DeWalt have been producing battery operated power tools since about 1992. Most new DeWalt batteries use lithium ion, or Li-ion, cells as they produce higher voltage so fewer cells are needed to power the tool, making the battery pack much lighter. Old DeWalt battery packs contained nickel cadmium, or NiCad, cells which after time fail to retain their charge, so you find the power tool goes dead quickly even though you have just charged it. However, there's no need to dispose of NiCad batteries, you can quickly and cheaply refurbish your old DeWalt battery.
- Skill level:
Things you need
- Replacement NiCad battery cells
- Phillips screwdriver
- Soldering iron
Put the old DeWalt battery that needs refurbishing on a work surface. Read the label on the base or side of the battery to determine the output voltage. Most old DeWalt NiCad battery packs are either 12 volts or 14.4 volts.
Divide the output voltage marked on the old DeWalt battery pack by 1.2. This tells you the number of replacement cells you need to buy as each NiCad cell produces 1.2 volts. For example DeWalt 14.4 volt battery has 12 cells as 14.4 divided by 1.2 equals 12.
Get the number of replacement cells you need to refurbish the old DeWalt battery pack from an electrical supplier so if your battery pack is 14.4 volts get 12, or if its 12 volts, get 10. NiCad cells are widely available and relatively inexpensive.
Use a small Phillips screwdriver to unscrew the six screws holding the battery pack cover in place. Once removed the cover lifts off and you find the individual cells inside.
Determine how the cells are fixed in the Dewalt battery pack. The cells sometimes click into place, others have soldered tabs. If they click in place, use a screwdriver to pry them out. If they are soldered you need to heat a soldering iron. Put the end of the soldering iron on the tab and battery terminal. Allow the solder to melt. Pry the cell from the battery compartment as soon as the solder melts then remove the soldering iron. Repeat the process until you remove all the cells. Turn off the soldering iron.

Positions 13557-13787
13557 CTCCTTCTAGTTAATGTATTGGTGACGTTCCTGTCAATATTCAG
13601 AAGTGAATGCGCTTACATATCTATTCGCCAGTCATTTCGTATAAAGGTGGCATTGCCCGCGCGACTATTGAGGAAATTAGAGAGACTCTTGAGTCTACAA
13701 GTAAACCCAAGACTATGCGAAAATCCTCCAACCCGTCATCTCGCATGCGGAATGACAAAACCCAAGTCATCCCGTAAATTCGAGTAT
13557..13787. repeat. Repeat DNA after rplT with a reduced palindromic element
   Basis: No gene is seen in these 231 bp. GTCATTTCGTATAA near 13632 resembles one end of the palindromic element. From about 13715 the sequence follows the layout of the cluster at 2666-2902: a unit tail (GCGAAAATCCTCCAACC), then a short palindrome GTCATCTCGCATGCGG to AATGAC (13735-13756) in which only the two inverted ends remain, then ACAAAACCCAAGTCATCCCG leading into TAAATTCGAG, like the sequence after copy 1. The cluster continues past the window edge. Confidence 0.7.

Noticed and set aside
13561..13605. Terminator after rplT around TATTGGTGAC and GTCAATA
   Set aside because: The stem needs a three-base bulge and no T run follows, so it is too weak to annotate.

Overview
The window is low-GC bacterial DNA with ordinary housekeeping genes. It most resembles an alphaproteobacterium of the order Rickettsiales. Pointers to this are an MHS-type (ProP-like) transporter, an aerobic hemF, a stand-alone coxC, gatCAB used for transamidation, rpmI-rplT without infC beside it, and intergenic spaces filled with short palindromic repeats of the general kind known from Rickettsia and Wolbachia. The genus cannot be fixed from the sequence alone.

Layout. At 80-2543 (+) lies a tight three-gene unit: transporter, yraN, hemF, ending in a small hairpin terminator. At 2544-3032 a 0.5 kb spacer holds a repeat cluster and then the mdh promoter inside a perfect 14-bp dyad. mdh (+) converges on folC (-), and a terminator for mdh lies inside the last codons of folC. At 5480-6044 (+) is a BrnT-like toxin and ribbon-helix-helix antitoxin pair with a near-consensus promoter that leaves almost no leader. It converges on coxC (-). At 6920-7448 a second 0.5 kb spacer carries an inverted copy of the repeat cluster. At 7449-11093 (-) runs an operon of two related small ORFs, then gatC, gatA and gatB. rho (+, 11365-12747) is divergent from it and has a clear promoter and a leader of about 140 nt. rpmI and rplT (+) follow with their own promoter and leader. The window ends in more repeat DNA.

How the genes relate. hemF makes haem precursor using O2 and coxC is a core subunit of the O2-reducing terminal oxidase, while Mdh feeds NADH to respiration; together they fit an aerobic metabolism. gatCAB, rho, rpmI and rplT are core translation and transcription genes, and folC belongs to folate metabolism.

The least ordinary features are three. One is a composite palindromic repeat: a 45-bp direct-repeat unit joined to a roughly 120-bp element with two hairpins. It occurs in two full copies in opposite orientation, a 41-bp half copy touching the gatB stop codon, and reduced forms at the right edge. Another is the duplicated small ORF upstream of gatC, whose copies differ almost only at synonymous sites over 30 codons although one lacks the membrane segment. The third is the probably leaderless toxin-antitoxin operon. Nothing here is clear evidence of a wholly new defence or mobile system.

Put the 10 or 12 NiCad cells in a clear plastic bag and put them to one side. You need to recycle NiCad batteries in a battery recycling facility; they must not be disposed of in your regular trash. You can find advice on battery disposal by clicking the link in the resources section.
Put the replacement NiCad cells into the empty battery pack. Ensure you insert them correctly so the cell terminals line up with the correct connectors in the battery pack. Each cell is labelled "+" at one end and "-" at the other. The small protruding metal part on top of the cell is the positive terminal and the flat surface on the bottom of the cell is the negative terminal. Look on the inside of the battery pack and you see a diagram showing which way the cells need to be fitted. It's marked "+" for positive and "-" for negative. Getting it wrong doesn't damage the cells and it's not dangerous, but the battery pack won't work.
Push the cells into place using your fingers, if they fit using this method, or heat a soldering iron if they are soldered. Touch the end of the soldering iron onto the tab and battery terminal. Introduce some solder and let it melt. Remove the soldering iron and solder as soon as it melts. Let the solder harden then repeat the process on the other tabs. Turn off the soldering once all the cells are soldered in place.
Put the cover on the battery pack. Put the six Phillips screws into the holes and then tighten the screws using the Phillips screwdriver. Put your refurbished DeWalt battery pack into the device it powers.
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